The focus on gold, which is first mentioned in an epigraph and which increasingly comes to the fore as the novel proceeds, is curious. Having nodded in both time periods to unstable paper currencies, Stephenson appears to believe—at any rate, he allows his characters to believe—that a digital currency will need to be backed by a tangible asset, and since there’s nothing like a treasure hunt to add zest to a tale, he sets his modern characters in pursuit of a buried horde with which to endow their bank, while for good measure he weaves a few other sets of gleaming gold bars into the piece: Filipino gold in the jungle! German gold on a submarine! The financial rationale is iffy; the United States had abandoned the gold standard in the 70s, the Asian currency crisis in the late 90s to which Stephenson is partly responding couldn’t easily have been solved by gold, and as it turned out Bitcoin needed no such backing. What’s more, when he moved on from this to write his origins-of-the-modern-world series, the Baroque Cycle, he seems very sensibly to have demolished the entire notion that currency needs a material basis. (I haven’t read the cycle and am relying on Stephenson’s SFE entry.) No big deal—the business of the gold works as one of the McGuffins that keeps the plots moving.
Where cryptography is concerned, Stephenson is an excellent guide. Readers of Snow Crash (1992) may have felt that he went astray in attempting to argue us, at length and in detail, into buying his notion of a computer virus that could also affect the human brain and that had influenced the development of languages. In that novel, Stephenson came off as too much the “village explainer” (to borrow Gertrude Stein’s complaint about Ezra Pound); one of my friends took to skipping those sections and was probably not alone. Nonetheless, despite the risks of boredom and annoyance, explaining things is a valuable function, which Stephenson just needed to moderate, and in Cryptonomicon he does. He’s not averse to throwing in a mathematical expression here and there, or even a bit of computer code in the form of a Perl script, but he does it all pretty lightly, interleaving much of the discussion with action and making the essential points clear whether or not you can decipher the details. (The American public’s assumed aversion to mathematics in books, by the way, is an embarrassment and silly to boot; anyone who’s encountered Shakespeare in school will have encountered algebra as well, yet no one avoids quoting Shakespeare. I’m glad to see Stephenson defy it.) Here, for instance, is an early reference: “Randy fires up a piece of software that is technically called Novus Ordo Seclorum but that everyone calls Ordo for short. It is a fairly strained pun based on the fact that Ordo’s job, as a piece of cryptographic software, is to put a message’s bits in a New Order and that it will take Centuries for nosy governments to decrypt it.” By the time you’re done, you’ll understand one-time pads and a lot else. You’re not going to come away from this excursion really knowing any more about highfalutin stuff like zeta functions than you knew going in, but you should have no trouble grasping how they fit the story.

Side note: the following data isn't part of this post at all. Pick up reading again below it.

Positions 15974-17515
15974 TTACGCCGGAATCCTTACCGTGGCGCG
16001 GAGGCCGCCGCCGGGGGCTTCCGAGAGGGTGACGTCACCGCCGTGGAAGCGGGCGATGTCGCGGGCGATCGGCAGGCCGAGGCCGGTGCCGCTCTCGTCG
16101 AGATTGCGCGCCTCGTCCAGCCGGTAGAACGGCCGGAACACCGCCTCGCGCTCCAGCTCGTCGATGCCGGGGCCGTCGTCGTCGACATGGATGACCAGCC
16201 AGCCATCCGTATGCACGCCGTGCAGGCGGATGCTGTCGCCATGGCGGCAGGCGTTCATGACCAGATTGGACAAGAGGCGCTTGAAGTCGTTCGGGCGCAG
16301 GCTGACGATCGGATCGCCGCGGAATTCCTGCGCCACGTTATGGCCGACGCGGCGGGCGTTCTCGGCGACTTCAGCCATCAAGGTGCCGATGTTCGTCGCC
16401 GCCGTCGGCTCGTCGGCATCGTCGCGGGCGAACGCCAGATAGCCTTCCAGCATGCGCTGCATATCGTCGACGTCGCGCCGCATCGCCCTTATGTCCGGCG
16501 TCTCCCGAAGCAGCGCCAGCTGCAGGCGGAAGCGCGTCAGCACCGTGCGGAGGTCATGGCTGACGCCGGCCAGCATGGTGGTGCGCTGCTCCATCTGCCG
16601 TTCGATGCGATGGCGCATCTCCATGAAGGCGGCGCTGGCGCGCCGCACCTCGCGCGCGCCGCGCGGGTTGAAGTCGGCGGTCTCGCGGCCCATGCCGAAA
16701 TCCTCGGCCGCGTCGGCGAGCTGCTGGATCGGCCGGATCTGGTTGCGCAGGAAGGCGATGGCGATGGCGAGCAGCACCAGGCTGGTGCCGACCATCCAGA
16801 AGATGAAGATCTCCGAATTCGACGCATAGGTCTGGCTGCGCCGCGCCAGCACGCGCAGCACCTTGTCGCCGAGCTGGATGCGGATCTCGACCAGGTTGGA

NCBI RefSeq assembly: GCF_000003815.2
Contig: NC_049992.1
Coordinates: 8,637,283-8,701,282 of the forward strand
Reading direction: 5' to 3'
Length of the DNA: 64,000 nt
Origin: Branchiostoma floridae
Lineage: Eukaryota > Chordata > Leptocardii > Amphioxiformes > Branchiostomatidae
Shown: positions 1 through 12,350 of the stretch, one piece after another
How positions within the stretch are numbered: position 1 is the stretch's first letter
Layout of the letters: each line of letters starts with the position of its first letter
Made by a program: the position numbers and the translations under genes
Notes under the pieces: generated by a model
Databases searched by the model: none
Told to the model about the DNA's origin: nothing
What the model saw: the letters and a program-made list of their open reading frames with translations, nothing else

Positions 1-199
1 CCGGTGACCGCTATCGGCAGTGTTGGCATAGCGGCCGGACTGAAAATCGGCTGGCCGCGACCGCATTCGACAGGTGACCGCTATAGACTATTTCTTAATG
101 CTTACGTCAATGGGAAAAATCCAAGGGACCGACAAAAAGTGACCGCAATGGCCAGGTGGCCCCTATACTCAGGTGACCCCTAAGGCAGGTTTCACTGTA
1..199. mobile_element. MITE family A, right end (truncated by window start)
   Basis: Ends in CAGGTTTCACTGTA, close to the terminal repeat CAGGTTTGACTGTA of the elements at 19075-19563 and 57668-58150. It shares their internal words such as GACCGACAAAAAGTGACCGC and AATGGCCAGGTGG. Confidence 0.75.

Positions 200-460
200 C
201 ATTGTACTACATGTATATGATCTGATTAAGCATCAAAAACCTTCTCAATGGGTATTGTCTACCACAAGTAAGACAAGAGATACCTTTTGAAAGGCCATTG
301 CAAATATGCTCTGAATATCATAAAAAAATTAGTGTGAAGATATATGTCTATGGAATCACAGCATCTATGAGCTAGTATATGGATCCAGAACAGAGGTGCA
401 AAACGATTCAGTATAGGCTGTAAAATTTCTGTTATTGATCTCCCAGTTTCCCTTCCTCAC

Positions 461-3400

It may help if you’re already interested in crypto, but then if you’re already interested you may already know most or all of what’s here. Either way, whether you’re encountering the history and ideas for the first time or not, reading Cryptonomicon is a far more entertaining way of coming to terms with cryptography than any ordinary primer is likely to be. The only obstacle to the Stephenson method of updating your wetware is the considerable time it’ll take. (Incidentally, those in the know, both within this book and beyond, tend to use “cryptography” to mean the making of codes, “cryptanalysis” the breaking of codes, and “cryptology” the two things together. The rest of us can do just as Merriam-Webster does and allow “cryptography” to cover it all.) And there’s at least one new thing in the book. Stephenson commissioned computer-security expert Bruce Schneier to devise a message-encryption system for use in the book, which is called Solitaire and is described in an appendix. It’s a simple though time-consuming method that requires only paper, pencil, and a deck of playing cards, and to judge from the only analysis I’ve read it’s relatively secure.